The CNB further reinforced its commitment at the 31 March policy meeting, weeks after the ECB action. “The Bank Board decided to continue using the exchange rate as an additional instrument for easing the monetary conditions and confirmed the CNB’s commitment to intervene on the foreign exchange market if needed to weaken the koruna so that the exchange rate of the koruna is kept close to CZK  27 to the euro… …asymmetric nature of this exchange rate commitment, i.e. the willingness only to intervene against appreciation of the koruna below the announced level, is unchanged…“  Asymmetric indicating that the CNB would continue to intervene only against a strengthening Koruna.

Originally, the ‘floor policy’ was set to expire in mid-2016. However, it has been extended: “…The Bank Board therefore states again that the Czech National Bank will not discontinue the use of the exchange rate as a monetary policy instrument before 2017…” Perhaps this extension was in response to the ECB’s estimation of 2018 target of normalization.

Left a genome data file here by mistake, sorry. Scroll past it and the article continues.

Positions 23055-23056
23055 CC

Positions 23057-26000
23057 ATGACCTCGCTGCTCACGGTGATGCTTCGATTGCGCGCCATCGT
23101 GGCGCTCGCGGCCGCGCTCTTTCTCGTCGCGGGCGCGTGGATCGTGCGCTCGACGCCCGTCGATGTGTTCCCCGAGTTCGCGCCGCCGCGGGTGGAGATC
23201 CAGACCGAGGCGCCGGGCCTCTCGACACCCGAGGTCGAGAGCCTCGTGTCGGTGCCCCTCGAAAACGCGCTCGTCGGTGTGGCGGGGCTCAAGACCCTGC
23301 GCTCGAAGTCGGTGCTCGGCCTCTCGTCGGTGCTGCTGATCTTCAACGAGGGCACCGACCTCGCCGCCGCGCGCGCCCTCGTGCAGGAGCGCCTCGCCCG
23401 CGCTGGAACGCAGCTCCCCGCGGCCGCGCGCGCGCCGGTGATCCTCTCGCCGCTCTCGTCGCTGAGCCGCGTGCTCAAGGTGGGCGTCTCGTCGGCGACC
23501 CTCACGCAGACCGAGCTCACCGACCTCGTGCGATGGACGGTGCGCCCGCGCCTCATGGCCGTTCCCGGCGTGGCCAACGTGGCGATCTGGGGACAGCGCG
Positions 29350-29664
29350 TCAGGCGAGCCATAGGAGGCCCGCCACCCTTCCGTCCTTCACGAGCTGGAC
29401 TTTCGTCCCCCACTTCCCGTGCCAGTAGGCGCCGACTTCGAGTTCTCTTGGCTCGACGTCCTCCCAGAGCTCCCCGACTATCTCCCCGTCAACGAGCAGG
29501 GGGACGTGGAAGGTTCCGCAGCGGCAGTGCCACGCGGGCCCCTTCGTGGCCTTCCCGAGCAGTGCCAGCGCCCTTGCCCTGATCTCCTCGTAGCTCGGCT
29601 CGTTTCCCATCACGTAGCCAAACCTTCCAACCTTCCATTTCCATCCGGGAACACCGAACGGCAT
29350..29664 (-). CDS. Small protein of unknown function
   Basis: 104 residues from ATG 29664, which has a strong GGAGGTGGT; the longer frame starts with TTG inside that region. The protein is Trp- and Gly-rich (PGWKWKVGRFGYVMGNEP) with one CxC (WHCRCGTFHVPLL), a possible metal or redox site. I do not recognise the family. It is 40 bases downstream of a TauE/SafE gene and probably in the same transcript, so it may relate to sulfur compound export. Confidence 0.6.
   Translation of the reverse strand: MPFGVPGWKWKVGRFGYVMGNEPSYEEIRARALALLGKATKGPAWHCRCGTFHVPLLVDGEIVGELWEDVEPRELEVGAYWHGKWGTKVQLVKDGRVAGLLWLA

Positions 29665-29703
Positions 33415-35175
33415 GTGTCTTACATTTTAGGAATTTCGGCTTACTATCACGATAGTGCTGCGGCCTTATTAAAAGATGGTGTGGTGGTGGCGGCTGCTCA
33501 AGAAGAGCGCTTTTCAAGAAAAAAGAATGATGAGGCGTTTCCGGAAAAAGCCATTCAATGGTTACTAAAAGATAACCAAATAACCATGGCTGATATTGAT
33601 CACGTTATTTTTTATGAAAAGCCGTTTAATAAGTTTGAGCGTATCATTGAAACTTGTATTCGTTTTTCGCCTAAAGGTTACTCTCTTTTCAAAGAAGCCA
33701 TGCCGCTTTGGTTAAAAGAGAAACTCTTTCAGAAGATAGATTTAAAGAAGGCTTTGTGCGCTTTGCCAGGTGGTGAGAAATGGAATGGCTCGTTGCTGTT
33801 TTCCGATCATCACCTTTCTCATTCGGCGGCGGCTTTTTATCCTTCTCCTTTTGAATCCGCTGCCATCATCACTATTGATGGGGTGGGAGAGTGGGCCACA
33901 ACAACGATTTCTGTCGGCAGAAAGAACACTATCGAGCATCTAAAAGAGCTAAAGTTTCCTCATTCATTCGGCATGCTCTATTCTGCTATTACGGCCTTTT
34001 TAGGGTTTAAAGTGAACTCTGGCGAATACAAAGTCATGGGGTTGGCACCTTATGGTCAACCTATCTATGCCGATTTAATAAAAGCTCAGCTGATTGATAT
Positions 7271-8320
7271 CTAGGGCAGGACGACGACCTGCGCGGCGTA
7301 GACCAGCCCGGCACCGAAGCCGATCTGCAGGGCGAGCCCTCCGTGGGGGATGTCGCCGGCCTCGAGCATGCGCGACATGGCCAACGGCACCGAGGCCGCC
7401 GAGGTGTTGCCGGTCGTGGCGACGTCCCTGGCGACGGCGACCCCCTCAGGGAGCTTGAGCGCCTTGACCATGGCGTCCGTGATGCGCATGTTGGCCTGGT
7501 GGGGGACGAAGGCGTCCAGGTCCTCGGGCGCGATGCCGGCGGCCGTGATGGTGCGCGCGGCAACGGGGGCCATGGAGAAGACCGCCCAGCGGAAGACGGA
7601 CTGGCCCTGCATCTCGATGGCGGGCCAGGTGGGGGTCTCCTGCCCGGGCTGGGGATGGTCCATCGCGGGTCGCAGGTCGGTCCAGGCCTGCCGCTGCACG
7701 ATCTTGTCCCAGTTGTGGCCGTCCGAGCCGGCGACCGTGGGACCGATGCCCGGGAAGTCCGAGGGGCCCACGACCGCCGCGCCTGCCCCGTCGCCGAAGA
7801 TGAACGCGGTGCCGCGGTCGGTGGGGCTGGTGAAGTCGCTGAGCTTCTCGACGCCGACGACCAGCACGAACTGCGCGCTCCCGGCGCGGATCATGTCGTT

So when considering monetary policy and trade relationships only, it’s reasonable to conclude that there’s a far higher probability of improving Eurozone economic data, than there is of the Koruna strengthening. Keep in mind that improved Eurozone growth need not be so strong so as to trigger an ECB unwinding, but perhaps merely growth sufficient enough for markets to anticipate an unwinding on the horizon. In that case the CNB would tolerate a Koruna weakening vs the Euro.

On the other hand, if one were to take a wider view, then political rhetoric must be taken into account. Czech President Milos Zeman has been at odds with CNB policy, calling for a strong Koruna. By Czech Republic law, the president is empowered with the authority to appoint CNB board members. The current president, Miroslav Singer’s term expires in July 2016. President Zeman has already indicated his choice of a sitting board member, Jiri Rusnok; a supporter of Zeman, but also a supporter of the 27 Koruna per Euro floor policy. Is this political or economic diplomacy? Lastly, in spite of the ‘strong Koruna’ rhetoric, there have been repeated rumors of a negative interest rate policy, along with official denials.

Hence, as a practical matter, particularly when it comes to supporting the Czech Republic’s strong trade relationship with the Eurozone, the entire EU and all of Europe, the more pragmatic policy is to maintain a ‘lower bound’ on the EUR/CZK. Regardless of the populist rhetoric, employment and inflation data are political concerns for elected officials. Hence, is more probable that the Koruna remains above the floor, at the very least.